Cut forward to series 2, and the picture deepens. Keeley Hawes’s character, who appears to us in early, workplace encounters, as a humourless, hapless stickler, returns home for the evening. She doesn’t even have a family to keep up appearances for. Surely, we say to ourselves silently, if the mask were to drop, it would now. But look, she’s just as dull, pitiful and wan as ever. This isn’t what corrupt cops look like. She’s definitely straight. Then she goes next door and smacks her loud-music-playing-neighbour’s head repeatedly against the floor!
Most characters in popular fiction are consistent in the sense that their behaviour follows predictable patterns. Tony Soprano may be a compelling and complex character, but as other writers (including Jason Mittell) have noted, what our extended engagement with Tony Soprano largely gives us is ever more detailed and intricate colouring-in within the lines that are established very early on in the series. Walter White may do things by the end of Breaking Bad he would not have done at the beginning, but he follows a straight path from one point to the other.
Line of Duty‘s deepest distinction might be its commitment to the messiness of motivation in the characters residing in the flawed-but-not-irredeemable part of its spectrum of morality. A stereotypical bent copper will be a conscience-free, Machiavellian hedonist, feeding their ego on prestige and ill-acquired perks. The only part of this picture that Gates fully fits is the prestige bit. He ‘ladders’ offences to boost his clear-up rate. When he falsifies and then suppresses evidence, we see his realisation that he is in over his head. And this is only the beginning of how over-his-head he gets. Again, series two takes this messiness and ambiguity up further notches. Only at the end of the series is it revealed that Hawes’s detective has profited financially from her corruption, but was drawn into this corruption by an act of good policing (itself a consequence, to muddy the waters yet further, of her jealously following an ex-lover), and by the promise that by participating, she would be working for a greater good.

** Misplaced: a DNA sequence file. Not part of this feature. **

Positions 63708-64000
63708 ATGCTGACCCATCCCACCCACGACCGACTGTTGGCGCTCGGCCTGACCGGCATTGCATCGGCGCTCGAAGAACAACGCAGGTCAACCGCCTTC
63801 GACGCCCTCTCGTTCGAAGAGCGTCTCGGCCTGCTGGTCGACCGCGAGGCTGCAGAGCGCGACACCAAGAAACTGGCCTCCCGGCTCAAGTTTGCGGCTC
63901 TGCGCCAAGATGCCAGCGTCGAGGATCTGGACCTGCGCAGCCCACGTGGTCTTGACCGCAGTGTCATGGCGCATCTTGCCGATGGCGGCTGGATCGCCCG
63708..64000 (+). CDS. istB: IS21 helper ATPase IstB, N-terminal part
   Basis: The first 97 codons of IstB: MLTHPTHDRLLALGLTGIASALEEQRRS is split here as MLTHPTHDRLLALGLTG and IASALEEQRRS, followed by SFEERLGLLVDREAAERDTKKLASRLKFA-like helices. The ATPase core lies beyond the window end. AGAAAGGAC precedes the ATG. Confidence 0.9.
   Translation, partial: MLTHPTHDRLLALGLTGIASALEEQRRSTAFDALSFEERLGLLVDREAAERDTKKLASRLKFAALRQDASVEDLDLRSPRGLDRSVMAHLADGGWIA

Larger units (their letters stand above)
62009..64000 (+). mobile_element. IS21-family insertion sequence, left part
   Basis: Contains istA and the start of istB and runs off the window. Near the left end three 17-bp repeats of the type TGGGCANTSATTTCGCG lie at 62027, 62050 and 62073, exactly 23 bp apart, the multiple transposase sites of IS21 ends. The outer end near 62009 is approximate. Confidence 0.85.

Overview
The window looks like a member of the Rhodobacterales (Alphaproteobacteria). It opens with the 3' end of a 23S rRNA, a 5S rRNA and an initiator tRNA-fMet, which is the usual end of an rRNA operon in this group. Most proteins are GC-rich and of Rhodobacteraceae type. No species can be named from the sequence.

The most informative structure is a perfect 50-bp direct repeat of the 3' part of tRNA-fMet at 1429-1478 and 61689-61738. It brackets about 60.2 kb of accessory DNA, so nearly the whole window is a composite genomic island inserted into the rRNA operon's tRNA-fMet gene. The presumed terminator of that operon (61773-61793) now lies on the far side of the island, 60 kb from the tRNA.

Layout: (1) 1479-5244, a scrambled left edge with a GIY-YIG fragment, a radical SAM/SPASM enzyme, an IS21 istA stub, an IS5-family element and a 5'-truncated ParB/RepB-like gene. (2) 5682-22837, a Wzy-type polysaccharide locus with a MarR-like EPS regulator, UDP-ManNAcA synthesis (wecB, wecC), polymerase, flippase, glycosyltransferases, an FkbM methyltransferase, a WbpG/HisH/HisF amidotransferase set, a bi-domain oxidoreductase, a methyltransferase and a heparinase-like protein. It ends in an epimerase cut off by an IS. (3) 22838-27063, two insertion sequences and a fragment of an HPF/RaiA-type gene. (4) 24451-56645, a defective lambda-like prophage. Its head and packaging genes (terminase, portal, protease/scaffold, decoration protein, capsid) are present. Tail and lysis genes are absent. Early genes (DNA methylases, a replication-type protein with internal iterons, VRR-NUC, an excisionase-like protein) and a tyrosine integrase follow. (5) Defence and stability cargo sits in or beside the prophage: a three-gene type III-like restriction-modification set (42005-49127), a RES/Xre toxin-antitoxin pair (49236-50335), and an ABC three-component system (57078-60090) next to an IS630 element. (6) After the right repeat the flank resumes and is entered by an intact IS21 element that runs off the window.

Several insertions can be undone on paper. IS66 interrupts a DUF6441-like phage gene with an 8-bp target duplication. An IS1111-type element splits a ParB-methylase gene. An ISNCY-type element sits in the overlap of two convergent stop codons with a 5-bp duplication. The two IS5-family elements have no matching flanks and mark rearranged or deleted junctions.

What is the programme’s ultimate aim and commitment?
Whether or not this is a good question to ask of a television drama, it is in this case a hard one to answer. While watching the first two series of Line of Duty (which is as far as I have gotten up to now), I found myself thinking fairly frequently of The Wire. But as well as being similar, the two shows are quite different, and it’s interesting to think about how and why. I agree with Linda Williams (and Jason Mittell, who was persuaded of this by Williams): The Wire is deeply melodramatic (it’s also rather Brechtian, but that’s another story). It is driven by a deeply-felt, intelligent rage at the human cost of the corruption, ineptitude and decay within Baltimore and its institutions. Line of Duty‘s gaze, and scope, are narrower, and cooler. I detect no real disgust in the series’ presentation of its characters and their actions. It helps in this regard that the human cost of the corruption is largely relegated to the background of the series. Arnott appears mildly cheesed off when the exuberant police officer he works (and, once, sleeps) with is unceremoniously chucked out of a window early in series two, but this potential emotional dimension of the story is very much kept in its place. Of all Line of Duty‘s characters, it is Gates (in the first two series at least) who exhibits the greatest emotional range, from love for his children, to anguish and despair as the net tightens. Humour and joy are not really part of Line of Duty‘s register (they are very much part of The Wire‘s).
But nor do I want to conclude that the series is a sterile exercise in genre-stretching, or a meditation on the epistemic basis of narration, or knowledge. The best I can come up with is that the series combines the momentum, drive and excitement of a thriller – appeals rooted in tightly-constructed and intricately-delivered narratives – with an anthropologist’s acute yet detached eye for the multiple, complex determinants of human behaviour.